Tunisia is often and rightly lauded for the progress it has made since the popular uprising that toppled longtime strongman Zine el-Abidine Ben Ali in January 2011. But social inequality and regional asymmetries are undermining Tunisia’s democratic transition and deepening the chasm between a restless and rebellious periphery and an eastern Mediterranean coast that fears and misunderstands the bitter resentment of border communities.

Anouar Boukhars
Boukhars was a nonresident fellow in Carnegie’s Middle East Program. He is a professor of countering violent extremism and counter-terrorism at the Africa Center for Strategic Studies, National Defense University.
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These unaddressed challenges are also making it harder to secure the country from internal upheaval and terrorism. Aggrieved youths increasingly express their anger in fiery protests and street violence. This radical projection of grievances risks feeding a dangerous spiral of violent extremism. Already, thousands of disgruntled young Tunisians from the hinterlands have joined the so-called Islamic State in Syria and Libya, making Tunisia one of the largest sources of recruits for the group.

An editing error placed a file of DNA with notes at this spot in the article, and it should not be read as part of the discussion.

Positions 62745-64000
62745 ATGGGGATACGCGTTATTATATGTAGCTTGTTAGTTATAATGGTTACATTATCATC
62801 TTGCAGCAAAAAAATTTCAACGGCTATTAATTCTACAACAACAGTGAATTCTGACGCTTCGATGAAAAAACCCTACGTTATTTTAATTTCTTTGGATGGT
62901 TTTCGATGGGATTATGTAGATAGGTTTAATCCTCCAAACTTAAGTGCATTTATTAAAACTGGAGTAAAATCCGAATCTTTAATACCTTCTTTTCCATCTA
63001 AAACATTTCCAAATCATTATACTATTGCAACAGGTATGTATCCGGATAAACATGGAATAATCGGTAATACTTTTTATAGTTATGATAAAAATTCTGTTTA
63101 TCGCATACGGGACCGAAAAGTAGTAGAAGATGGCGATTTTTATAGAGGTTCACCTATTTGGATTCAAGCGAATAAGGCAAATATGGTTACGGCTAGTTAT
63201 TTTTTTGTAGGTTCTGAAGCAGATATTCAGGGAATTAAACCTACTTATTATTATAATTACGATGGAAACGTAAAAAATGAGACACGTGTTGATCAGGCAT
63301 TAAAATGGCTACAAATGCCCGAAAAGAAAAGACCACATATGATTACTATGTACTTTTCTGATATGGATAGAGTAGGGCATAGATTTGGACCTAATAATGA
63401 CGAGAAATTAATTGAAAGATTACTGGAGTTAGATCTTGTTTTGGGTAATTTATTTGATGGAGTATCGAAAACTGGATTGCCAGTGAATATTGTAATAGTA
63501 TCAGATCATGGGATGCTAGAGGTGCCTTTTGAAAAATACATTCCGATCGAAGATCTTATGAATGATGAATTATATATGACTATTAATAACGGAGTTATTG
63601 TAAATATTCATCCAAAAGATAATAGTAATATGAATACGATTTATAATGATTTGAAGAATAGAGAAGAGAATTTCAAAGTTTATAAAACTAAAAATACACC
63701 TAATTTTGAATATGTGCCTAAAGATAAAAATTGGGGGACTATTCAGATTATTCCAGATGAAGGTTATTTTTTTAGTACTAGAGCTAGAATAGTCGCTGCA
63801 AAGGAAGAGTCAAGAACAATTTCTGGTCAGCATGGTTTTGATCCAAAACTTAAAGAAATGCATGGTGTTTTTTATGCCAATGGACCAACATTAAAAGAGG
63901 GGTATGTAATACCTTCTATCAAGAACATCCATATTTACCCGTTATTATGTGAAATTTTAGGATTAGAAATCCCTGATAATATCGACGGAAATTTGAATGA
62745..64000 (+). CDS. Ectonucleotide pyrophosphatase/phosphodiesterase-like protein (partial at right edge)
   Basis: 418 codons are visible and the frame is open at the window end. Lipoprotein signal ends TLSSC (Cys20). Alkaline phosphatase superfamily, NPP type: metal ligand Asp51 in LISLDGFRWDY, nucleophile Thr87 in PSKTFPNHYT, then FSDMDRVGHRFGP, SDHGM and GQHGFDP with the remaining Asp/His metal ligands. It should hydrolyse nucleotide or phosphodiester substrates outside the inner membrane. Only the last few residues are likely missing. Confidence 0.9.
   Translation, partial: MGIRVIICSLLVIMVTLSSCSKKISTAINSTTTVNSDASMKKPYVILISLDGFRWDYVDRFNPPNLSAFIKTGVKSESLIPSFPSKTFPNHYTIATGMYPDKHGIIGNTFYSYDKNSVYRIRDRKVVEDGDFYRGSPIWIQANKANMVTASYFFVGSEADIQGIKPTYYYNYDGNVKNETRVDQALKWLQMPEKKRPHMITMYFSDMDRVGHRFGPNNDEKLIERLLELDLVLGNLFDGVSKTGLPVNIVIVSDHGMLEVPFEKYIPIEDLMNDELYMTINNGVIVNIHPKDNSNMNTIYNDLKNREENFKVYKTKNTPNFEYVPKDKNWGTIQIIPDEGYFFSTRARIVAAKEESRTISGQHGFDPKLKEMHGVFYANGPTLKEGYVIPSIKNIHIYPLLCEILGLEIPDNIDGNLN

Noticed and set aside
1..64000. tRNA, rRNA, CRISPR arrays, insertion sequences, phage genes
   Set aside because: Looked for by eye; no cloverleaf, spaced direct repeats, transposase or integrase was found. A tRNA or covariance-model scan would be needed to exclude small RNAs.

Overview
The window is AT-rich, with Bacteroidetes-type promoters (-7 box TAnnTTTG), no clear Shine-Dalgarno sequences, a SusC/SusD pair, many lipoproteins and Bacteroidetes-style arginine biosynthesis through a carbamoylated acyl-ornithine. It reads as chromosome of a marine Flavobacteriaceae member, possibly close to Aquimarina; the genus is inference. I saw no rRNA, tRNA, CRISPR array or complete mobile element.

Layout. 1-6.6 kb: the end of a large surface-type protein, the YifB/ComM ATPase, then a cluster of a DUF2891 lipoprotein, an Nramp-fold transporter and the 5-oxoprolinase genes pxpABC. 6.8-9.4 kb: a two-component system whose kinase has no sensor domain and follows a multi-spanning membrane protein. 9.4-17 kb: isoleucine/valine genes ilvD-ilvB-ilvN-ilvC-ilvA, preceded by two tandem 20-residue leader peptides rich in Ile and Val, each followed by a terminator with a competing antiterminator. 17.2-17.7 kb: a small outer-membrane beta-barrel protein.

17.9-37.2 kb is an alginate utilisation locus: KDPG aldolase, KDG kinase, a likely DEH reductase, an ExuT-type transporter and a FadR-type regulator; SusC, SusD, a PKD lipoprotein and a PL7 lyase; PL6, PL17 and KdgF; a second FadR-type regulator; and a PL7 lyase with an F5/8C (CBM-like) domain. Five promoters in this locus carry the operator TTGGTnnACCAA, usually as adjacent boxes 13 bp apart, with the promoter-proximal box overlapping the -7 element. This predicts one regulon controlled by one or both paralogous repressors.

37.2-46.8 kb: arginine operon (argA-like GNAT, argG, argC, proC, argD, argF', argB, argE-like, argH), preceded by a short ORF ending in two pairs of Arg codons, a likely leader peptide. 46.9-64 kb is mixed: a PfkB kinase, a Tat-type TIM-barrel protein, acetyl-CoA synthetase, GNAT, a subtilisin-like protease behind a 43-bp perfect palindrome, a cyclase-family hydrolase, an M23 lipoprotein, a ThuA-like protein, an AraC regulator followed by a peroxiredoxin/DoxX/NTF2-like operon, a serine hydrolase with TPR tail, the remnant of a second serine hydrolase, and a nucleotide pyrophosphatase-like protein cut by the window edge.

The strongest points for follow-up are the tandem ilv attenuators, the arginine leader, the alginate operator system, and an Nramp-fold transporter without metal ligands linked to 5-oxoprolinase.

The Islamic State’s deepening presence just across the Libyan border further compounds this growing terror threat, as was amply underlined by the March 2016 dramatic terror assault on security forces in the border town of Ben Guerdane. The brazen attempt by dozens of Islamic State-trained sleeper cells to seize the town and inflame a rebellious populace into open revolt illustrates the group’s destabilizing potential to tap into the pervasive discontent in Tunisia’s border regions.

The stakes are high and the threats are real. There are no anchors of regional stability Tunisia can cling to. Its neighbors are either coming undone or ruthlessly defending a creaky authoritarian status quo. The European Union has provided Tunisia with significant aid since 2011, but is engulfed in its own crises and cannot devote the necessary resources to helping Tunisia consolidate democracy and pursue economic reforms. The United States has extended more than $700 million in financial assistance and rounds of loan guarantees exceeding $1 billion since the start of the revolution. But this represents only a fraction of the support that Jordan and increasingly authoritarian Egypt get...

Read the full article at World Politics Review